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Conioselinum pacificum - (Watson.)Coult.&Rose.

Common Name Pacific Hemlock-Parsley
Family Apiaceae or Umbelliferae
USDA hardiness Coming soon
Known Hazards None known
Habitats Common on sandy or gravelly beaches, grassy bluffs and headlands, and tidal marshes, mostly along or near the coastline[256].
Range Western N. America.
Edibility Rating    (2 of 5)
Other Uses    (0 of 5)
Weed Potential No
Medicinal Rating    (1 of 5)
Care (info)
Moist Soil Full sun
Conioselinum pacificum Pacific Hemlock-Parsley


Conioselinum pacificum Pacific Hemlock-Parsley

 

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Summary


Physical Characteristics

 
Conioselinum pacificum is a PERENNIAL. The species is hermaphrodite (has both male and female organs) and is pollinated by Insects.
Suitable for: light (sandy) and medium (loamy) soils. Suitable pH: acid, neutral and basic (alkaline) soils and can grow in very alkaline and saline soils.
It cannot grow in the shade. It prefers moist soil.

UK Hardiness Map US Hardiness Map

Synonyms

C. gmelinii. (Cham.&Schlecht.)Steud.

Habitats

 Cultivated Beds;

Edible Uses

Edible Parts: Root
Edible Uses:

Root - cooked[105, 177, 256]. Native North American Indians would mark plants in the summer and then harvest them in the spring before the new shoots emerged. The plant produces a root cluster, only the larger roots were removed, the smaller ones being left in the ground to continue growing. The roots were steamed for some hours before being eaten[256]. Some reports say that the roots are sweet and tasty, though others say that they have a strong flavour and can cause diarrhoea[256]. If trying out this plant as a food then caution is advised[256].

References

Medicinal Uses

Plants For A Future can not take any responsibility for any adverse effects from the use of plants. Always seek advice from a professional before using a plant medicinally.
Antirheumatic  Tonic

The leaves have been used to make a soothing tonic drink in the treatment of colds and sore throats[257]. They have also been used in steam baths to treat rheumatism and general weakness[257].

References

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An important new book from PFAF. It focuses on the attributes of plants suitable for food forests, what each can contribute to a food forest ecosystem, including carbon sequestration, and the kinds of foods they yield. The book suggests that community and small-scale food forests can provide a real alternative to intensive industrialised agriculture, and help to combat the many inter-related environmental crises that threaten the very future of life on Earth.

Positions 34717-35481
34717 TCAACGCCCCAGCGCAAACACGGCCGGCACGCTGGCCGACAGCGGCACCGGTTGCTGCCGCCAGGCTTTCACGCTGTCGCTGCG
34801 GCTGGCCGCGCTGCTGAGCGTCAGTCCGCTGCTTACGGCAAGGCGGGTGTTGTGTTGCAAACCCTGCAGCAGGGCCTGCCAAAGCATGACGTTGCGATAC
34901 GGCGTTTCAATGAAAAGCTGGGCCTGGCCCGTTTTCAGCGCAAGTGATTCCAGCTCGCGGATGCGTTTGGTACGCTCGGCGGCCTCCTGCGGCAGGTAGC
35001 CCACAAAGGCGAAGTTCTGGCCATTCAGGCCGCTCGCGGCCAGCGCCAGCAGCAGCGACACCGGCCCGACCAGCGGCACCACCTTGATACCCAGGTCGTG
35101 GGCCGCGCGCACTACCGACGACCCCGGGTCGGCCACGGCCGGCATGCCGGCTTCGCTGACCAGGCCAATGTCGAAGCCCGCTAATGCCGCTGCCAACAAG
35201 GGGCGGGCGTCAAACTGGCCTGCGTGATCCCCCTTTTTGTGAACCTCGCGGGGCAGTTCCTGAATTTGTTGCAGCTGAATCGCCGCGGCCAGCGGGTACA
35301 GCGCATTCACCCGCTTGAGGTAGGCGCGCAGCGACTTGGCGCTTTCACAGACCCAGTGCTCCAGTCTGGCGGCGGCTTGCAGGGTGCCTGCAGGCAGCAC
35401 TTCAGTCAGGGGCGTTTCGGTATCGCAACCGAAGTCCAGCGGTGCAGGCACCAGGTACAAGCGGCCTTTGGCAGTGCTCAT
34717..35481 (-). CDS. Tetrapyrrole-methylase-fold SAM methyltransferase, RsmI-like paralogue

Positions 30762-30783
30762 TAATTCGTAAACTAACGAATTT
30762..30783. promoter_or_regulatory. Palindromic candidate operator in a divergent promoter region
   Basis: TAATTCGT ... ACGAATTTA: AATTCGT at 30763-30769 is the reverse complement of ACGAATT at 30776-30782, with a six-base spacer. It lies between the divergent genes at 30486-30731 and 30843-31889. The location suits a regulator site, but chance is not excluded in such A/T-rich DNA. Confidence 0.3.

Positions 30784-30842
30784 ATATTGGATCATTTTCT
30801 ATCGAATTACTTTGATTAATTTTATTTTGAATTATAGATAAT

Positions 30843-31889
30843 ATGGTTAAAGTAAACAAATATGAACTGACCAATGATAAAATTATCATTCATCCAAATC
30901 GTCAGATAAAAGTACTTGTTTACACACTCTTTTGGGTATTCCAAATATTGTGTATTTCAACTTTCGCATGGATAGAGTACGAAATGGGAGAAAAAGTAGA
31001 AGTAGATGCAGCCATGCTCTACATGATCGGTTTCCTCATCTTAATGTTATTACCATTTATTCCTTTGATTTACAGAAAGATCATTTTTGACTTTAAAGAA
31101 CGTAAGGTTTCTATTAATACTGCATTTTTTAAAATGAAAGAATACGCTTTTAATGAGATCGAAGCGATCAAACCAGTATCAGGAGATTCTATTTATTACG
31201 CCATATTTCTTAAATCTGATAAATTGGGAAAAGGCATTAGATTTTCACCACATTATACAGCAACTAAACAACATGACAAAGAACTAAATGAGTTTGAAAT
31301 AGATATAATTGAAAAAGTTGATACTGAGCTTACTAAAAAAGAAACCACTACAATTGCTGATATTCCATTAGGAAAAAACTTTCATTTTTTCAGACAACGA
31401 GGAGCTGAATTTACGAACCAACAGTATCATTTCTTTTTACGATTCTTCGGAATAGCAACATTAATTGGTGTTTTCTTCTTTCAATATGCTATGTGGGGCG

Read More

FOOD FOREST PLANTS

Other Uses

None known

Special Uses

References

Cultivation details

We have very little information on this species and do not know if it will be hardy in Britain. However, judging by its native range it is likely to be hardy in all parts of the country and, judging by its native habitat, is likely to require a well-drained soil and a sunny position. It is also likely to be tolerant of saline soils[K]. One report says that the correct name for this species is C. gmelinii[257].

References

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Propagation

Seed - we have no information for this species but suggest sowing the seed as soon as it is ripe if possible. Sow stored seed in early spring. As soon as they are large enough to handle, prick out the young seedlings into individual pots and plant them out once they are 20cm or more tall. Division of the rootstock in the spring. Divisions can be planted out straight into their permanent positions.

Other Names

If available other names are mentioned here

Found In

Countries where the plant has been found are listed here if the information is available

Weed Potential

Right plant wrong place. We are currently updating this section. Please note that a plant may be invasive in one area but may not in your area so it’s worth checking.

Conservation Status

IUCN Red List of Threatened Plants Status :

Related Plants
Latin NameCommon NameHabitHeightHardinessGrowthSoilShadeMoistureEdibleMedicinalOther
Conioselinum vaginatum Perennial0.8 -  LMHSNM01 

Growth: S = slow M = medium F = fast. Soil: L = light (sandy) M = medium H = heavy (clay). pH: A = acid N = neutral B = basic (alkaline). Shade: F = full shade S = semi-shade N = no shade. Moisture: D = dry M = Moist We = wet Wa = water.

 

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Author

(Watson.)Coult.&Rose.

Botanical References

256

Links / References

For a list of references used on this page please go here

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Subject : Conioselinum pacificum  
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